As mentioned in the August 2022 update, we had GTK+ 2 working already. However, one major browser that was attempted required GTK+ 3, namely WebKitGTK. So, off we went on a challenge to get the required dependencies in. The big hassles proved to be GTK+ 3 itself, mainly due to runtime files missing, like GDK cache files, IM loader cache files, and the MIME database, which was fixed by adding post-install scripts and letting xbps configure all packages during boot, and DBus, which we still do not have fully working. The solution to DBus was quite simple, after we found out that DBus is only used for accessibility. We patched out the initialization calls for accessibility and after some locking fixes in mlibc we were able to run the gtk3-demo program successfully.


Other projects updates

mlibc on Linux (repo)

While working towards running a proper browser on Managarm, we struggled to determine whether mlibc was at fault, or whether the Managarm kernel or its servers were wrong. To eliminate the first possibility and granting easy access to lots of nice debug tools, we started the mlibc LFS project, named after Linux From Scratch. It is essentially Linux From Scratch, but uses mlibc instead of glibc.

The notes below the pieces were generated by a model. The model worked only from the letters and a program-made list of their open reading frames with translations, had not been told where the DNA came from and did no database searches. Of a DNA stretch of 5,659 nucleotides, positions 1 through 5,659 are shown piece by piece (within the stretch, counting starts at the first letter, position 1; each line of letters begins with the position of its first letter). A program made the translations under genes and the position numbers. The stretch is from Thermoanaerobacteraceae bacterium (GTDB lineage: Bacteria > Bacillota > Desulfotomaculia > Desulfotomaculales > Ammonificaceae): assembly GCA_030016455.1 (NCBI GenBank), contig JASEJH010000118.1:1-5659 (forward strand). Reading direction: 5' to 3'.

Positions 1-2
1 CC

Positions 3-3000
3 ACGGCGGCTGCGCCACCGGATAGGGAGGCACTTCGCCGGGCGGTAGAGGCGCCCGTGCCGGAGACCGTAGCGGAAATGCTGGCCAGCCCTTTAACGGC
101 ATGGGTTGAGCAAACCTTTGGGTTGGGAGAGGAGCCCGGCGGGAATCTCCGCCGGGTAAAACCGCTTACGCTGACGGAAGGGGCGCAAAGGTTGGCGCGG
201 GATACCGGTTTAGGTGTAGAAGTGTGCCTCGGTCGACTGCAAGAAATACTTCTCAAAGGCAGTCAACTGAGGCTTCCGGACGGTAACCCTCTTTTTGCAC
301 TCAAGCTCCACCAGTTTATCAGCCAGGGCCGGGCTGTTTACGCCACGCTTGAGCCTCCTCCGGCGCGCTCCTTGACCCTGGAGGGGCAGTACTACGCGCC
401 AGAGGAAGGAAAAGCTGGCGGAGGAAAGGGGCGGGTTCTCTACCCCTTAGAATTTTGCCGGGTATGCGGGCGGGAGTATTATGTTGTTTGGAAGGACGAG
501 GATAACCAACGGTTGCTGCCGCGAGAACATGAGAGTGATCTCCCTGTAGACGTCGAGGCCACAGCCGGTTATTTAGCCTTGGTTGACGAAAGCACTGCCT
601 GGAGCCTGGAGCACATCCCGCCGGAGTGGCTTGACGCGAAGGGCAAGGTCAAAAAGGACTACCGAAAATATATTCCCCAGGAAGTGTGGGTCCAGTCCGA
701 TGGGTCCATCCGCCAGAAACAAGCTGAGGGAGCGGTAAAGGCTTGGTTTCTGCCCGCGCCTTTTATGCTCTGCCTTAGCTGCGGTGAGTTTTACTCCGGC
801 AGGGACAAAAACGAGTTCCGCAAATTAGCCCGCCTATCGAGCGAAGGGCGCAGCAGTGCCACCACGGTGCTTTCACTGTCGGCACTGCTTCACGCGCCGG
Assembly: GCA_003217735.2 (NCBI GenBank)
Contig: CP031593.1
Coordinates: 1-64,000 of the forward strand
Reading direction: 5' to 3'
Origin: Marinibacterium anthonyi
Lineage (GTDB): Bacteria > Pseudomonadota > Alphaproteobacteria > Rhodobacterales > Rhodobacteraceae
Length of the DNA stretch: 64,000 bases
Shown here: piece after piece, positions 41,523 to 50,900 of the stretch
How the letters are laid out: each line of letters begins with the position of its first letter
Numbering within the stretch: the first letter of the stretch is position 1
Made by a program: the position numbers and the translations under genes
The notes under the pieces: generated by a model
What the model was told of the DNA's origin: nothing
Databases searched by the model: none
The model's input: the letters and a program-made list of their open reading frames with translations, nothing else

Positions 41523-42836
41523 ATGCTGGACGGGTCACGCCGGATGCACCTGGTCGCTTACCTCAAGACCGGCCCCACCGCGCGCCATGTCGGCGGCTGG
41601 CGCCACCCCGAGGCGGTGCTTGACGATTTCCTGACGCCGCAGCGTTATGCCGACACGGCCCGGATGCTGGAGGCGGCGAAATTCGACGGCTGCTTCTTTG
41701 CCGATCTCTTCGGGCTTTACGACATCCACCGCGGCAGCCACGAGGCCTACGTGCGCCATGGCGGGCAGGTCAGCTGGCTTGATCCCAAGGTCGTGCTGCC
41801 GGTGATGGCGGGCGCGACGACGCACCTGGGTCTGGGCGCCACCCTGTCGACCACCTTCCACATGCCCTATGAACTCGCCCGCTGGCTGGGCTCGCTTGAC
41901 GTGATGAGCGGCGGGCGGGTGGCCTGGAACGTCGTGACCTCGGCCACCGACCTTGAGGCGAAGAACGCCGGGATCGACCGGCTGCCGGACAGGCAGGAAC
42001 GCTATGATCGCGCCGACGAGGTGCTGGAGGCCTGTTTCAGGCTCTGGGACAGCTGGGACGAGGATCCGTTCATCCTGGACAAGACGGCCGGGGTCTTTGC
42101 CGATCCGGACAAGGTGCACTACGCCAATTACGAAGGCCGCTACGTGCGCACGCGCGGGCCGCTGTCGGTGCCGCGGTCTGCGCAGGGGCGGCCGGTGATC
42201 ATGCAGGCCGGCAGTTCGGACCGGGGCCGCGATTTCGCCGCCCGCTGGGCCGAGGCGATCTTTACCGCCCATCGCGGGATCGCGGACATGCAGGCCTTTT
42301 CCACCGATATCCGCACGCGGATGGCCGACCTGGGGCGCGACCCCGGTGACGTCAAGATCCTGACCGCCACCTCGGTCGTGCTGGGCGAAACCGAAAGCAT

We quickly got a small userspace running in a chroot, but it eventually grew out to something that we can boot up in a VM, a neccesity when testing out graphical programs. The major things that came from this still ongoing project are the fixes and additions to the mlibc Linux ABI, general usability under Linux, and an easier way to debug applications in the future. While we did get to a point where we could run WebKitGTK reasonably, this has since regressed on a nasty deadlock in pthreads, which we’re working on fixing.

What do we want to achieve in the next year?

Finish porting xbps. Unfortunately, despite improvements to the network stack, we did not finish porting xbps this year. We aim to have xbps in a state where an end user can just update the package repository and install packages by the end of next year, on supported network hardware.